I have always held a soft spot for the Manic Street Preachers…
I was not a punk so their early stuff did nothing for me but when their music became more mainstream, I started to enjoy their rhythmic songs and then when I found out how the band dealt with the missing lyricist and lead guitarist Richie Edwards my admiration of this group was cemented.
Let me tell you more.
Richie Edwards, a talented musician and song writer, was a major contributor to the band’s growing success. But as the band started to drift away from their punk origins, Edwards became increasingly disillusioned and as the demons took over he begun to drink heavily and self-harm…eventually he was admitted to ‘The Priory’; the cost of which was covered by some extra concerts that the band organised.
With his health apparently improving, Edwards re-joined the band and with their popularity growing a promotional trip to the USA was scheduled but on the day they were due to fly out he disappeared. Edwards is thought to have left his London hotel in the early hours and returned to his apartment in Wales before vanishing without trace. That was February 1st 1995 and the police file remains open to this day.
With the remaining band holding onto the belief that Edwards would return one day they set up a trust for him and have continued to pay 25% of the royalties into it.
In the modern day where there is so much greed and selfishness I have always respected the band for the amazing loyalty they showed towards Edwards.
So the other day while driving “if you tolerate this then your children will be next” was selected randomly by my music centre and I immediately thought what a great and relevant title for a blog.
A few days ago I was walking Ralph (Cockapoo) across the meadow behind our house when I bumped into a couple of ladies and a young girl who were exercising their dogs.
While we exchanged pleasantries the 3 dogs and the little girl played together prompting her mother to say “it makes be so happy to watch Sophie interact because until recently she was a painfully shy child and suffered terribly from anxiety”. It transpired that Sophie was 8 years old and the daughter of a mother who…yep…struggled with anxiety. This honest admission then prompted her friend to tell me that she too struggled with severe anxiety and guess what…yep…so did her 15 year old daughter.
Both were having therapy.
A few years back while writing my book and close friend told me about an issue he was trying to address with his eldest son. Mark (father) was a perfectionist – a trait shared by Oliver, who happened to be a very good tennis player. But due to his perfectionist demands “he was getting extremely irritated and “darn right unpleasant” when he makes mistakes and this was having a detrimental effect on his progress as well as MAKING HIM VERY UNPOPULAR,” Mark explained.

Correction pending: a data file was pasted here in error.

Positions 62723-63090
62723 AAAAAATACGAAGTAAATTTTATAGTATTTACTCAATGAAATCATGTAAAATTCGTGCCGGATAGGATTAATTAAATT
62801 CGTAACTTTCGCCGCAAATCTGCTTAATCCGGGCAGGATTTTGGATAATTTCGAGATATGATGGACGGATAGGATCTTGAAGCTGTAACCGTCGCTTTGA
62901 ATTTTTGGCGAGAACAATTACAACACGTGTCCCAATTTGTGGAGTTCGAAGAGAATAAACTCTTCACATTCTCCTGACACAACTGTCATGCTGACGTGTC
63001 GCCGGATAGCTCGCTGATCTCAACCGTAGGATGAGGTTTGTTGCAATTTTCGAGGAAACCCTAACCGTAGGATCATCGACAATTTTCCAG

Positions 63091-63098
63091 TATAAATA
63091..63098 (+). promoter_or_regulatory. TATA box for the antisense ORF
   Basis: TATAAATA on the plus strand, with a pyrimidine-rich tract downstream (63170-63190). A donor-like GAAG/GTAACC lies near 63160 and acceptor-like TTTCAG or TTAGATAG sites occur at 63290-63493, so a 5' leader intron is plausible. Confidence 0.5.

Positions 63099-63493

“If you tolerate this then your children will be next”… do you see the connection?
Children don’t do what we tell them to do; they emulate what they see us do…good or bad.
Sophie’s mother conceded that her daughter’s behaviour is learned and that this is really worrying her. The mother went on to explain that Sophie had told her that she knew when her mum was troubled because her mannerisms changed. Children miss nothing BY DESIGN!!!
So what is happening here?
For the first 7ish years of our life our brains have an insatiable appetite for information.
During our early years we learn through observing and then copying the behaviours of those around us. We don’t have the ability to question what we see, we just assume that whatever mummy or daddy is doing, is what you should do when dealing with a particular issue. So an ‘anxious’ mother or a ‘perfectionist’ father might think that their little ‘bundle’ is immune from their own personal struggles but this thought is so far from the reality as the experiences of these three parents demonstrates.
I am totally convinced that the bulk of the human race want the best for their children and will do everything possible to protect them, against those crazy demands of the modern world that are affecting them so negatively. However due to a quirk of nature, the next generation, is simply copying what they see to become a clone of their parents, which I would suggest for most, is a horrendous thought.
Well look at the evidence.
Over 6 million adults in the UK are currently being treated for depression; alcohol and drug abuse is out of control; personal debt is spiralling and the suicide rate, especially amongst men, is at an all-time high.
And here’s the rub…a large percentage of individuals who are currently struggling with some horrible psychological problems will be a parent, who undoubtedly will try and hide their problems from a child who has nothing more to do, than observe and monitor that parent 24/7.
Humans are the only animal on this planet that can effect change.
It is tough though, because our subconscious, which holds all of our good or bad behaviour files is not designed to make changes without a struggle.
But if you really do want to change, if nothing else for the sake of your child, then being consistent and repetitive will gradually reconfigure any default setting that triggers behaviours that no longer serve you well.
Our children surely deserve better.